Sun Certified Enterprise Architect for Java EE Study Guide

  • ISBN13: 9780131482036
  • Condition: NEW
  • Notes: Brand New from Publisher. No Remainder Mark.

Product Description
Definitive, Comprehensive SCEA Exam Prep–Straight from Sun’s Exam Developers! This book delivers complete, focused review for Sun’s new Sun Certified Enterprise Architect (SCEA) for Java EE certification exam–straight from two of the exam’s creators! SCEA lead developer/assessor Mark Cade and SCEA lead developer/assessor Humphrey Sheil offer powerful insights, real-world architectural case studies, and challenging sample questions that system… More >>

Sun Certified Enterprise Architect for Java EE Study Guide

5 thoughts on “Sun Certified Enterprise Architect for Java EE Study Guide”

  1. I found this book almost PERFECT for my needs. Short, concise, and focused on the exam. The sample questions were also very reflective of the exam. If you pass the sample questions, you are probably ready for the exam. With what you learn from the sample questions, content as well as question style, you should actually do a bit better on the exam. That was my experience- about 75% on the book questions, 87% (42/48) on the exam, with no extra study after my initial reading.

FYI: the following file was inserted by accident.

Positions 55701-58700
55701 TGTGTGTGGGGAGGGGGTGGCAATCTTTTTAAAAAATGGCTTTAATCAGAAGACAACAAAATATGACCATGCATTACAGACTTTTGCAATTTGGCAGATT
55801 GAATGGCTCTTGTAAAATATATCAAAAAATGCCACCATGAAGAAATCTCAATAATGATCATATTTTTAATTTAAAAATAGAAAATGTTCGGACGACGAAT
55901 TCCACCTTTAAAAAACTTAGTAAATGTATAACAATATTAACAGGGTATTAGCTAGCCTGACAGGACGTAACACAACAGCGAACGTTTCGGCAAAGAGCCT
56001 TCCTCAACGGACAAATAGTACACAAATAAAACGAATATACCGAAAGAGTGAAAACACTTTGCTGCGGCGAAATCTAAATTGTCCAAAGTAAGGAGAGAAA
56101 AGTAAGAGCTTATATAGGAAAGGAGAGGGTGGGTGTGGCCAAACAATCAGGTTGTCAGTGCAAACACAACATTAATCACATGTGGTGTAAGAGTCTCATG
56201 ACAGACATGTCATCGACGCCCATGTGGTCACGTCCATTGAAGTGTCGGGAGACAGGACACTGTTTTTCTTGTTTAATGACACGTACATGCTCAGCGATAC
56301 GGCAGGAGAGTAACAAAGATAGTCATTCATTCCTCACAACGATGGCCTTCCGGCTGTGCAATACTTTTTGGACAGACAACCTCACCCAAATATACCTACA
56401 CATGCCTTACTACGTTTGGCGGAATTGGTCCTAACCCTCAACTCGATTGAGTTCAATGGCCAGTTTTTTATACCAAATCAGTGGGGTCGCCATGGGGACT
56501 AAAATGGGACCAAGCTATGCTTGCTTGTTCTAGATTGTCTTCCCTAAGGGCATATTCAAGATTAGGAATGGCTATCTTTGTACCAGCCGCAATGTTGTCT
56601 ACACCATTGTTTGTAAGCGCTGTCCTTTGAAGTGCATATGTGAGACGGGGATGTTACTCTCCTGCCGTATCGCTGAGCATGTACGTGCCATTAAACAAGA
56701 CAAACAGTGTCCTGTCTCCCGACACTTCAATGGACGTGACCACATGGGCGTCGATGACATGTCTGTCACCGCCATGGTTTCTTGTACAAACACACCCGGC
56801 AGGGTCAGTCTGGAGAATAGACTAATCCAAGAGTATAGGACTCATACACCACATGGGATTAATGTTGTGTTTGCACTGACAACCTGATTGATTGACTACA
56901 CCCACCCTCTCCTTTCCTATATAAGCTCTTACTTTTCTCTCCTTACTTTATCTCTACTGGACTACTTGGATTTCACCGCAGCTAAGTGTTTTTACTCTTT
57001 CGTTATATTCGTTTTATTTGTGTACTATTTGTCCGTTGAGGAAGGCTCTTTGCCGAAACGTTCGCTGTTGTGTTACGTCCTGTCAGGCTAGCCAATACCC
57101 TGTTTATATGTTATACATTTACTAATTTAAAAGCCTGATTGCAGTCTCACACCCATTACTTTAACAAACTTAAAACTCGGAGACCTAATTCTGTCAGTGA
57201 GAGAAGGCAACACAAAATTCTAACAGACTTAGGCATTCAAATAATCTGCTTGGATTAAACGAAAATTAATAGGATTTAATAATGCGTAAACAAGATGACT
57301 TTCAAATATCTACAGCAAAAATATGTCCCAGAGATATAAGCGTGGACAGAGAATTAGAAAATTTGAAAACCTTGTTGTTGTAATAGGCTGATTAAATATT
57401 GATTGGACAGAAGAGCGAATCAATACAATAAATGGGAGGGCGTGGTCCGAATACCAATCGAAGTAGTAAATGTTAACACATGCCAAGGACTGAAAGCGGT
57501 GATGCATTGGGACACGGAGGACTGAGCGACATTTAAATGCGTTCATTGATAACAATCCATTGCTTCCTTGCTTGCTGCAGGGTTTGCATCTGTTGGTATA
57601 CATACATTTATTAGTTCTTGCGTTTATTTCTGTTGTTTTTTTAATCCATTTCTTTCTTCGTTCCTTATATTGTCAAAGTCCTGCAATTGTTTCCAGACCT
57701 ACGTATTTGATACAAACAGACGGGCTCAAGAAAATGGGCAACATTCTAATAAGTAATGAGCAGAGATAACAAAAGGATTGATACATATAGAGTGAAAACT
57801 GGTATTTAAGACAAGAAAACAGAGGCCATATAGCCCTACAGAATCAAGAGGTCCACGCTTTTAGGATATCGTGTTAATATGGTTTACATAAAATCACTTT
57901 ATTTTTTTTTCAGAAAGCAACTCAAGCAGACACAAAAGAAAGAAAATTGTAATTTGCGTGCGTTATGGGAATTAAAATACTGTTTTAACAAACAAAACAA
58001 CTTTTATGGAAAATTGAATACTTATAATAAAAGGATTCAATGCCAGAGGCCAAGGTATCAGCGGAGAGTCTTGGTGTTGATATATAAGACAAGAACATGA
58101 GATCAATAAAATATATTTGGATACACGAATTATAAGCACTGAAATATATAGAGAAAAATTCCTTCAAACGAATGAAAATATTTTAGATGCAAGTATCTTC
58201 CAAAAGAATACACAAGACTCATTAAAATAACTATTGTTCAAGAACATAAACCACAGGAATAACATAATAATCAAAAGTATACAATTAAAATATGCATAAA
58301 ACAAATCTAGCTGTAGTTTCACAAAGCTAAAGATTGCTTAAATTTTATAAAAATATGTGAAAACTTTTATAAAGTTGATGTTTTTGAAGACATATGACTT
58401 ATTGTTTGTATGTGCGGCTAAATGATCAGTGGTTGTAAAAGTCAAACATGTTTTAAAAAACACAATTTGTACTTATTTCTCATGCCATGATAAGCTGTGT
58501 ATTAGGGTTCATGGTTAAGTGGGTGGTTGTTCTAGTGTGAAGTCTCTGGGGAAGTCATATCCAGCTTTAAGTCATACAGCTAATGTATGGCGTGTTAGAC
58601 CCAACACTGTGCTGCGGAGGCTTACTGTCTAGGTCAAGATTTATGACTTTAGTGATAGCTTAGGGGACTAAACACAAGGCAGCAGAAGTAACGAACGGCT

And considering the purpose of architect certification is to certify someone with 5+ years experience and deep understanding of design and architectural issues, then a more detailed book would be a thick painful experience. Also, a more detailed book would commit the authors to exposing more of the exam content, and devalue it as a fair measure of an architect. The fact that it requires a wide professional background with some core reading is excellent. If you struggle with the exam, enjoy the honest feedback! You have more reading to do, and experience to gain.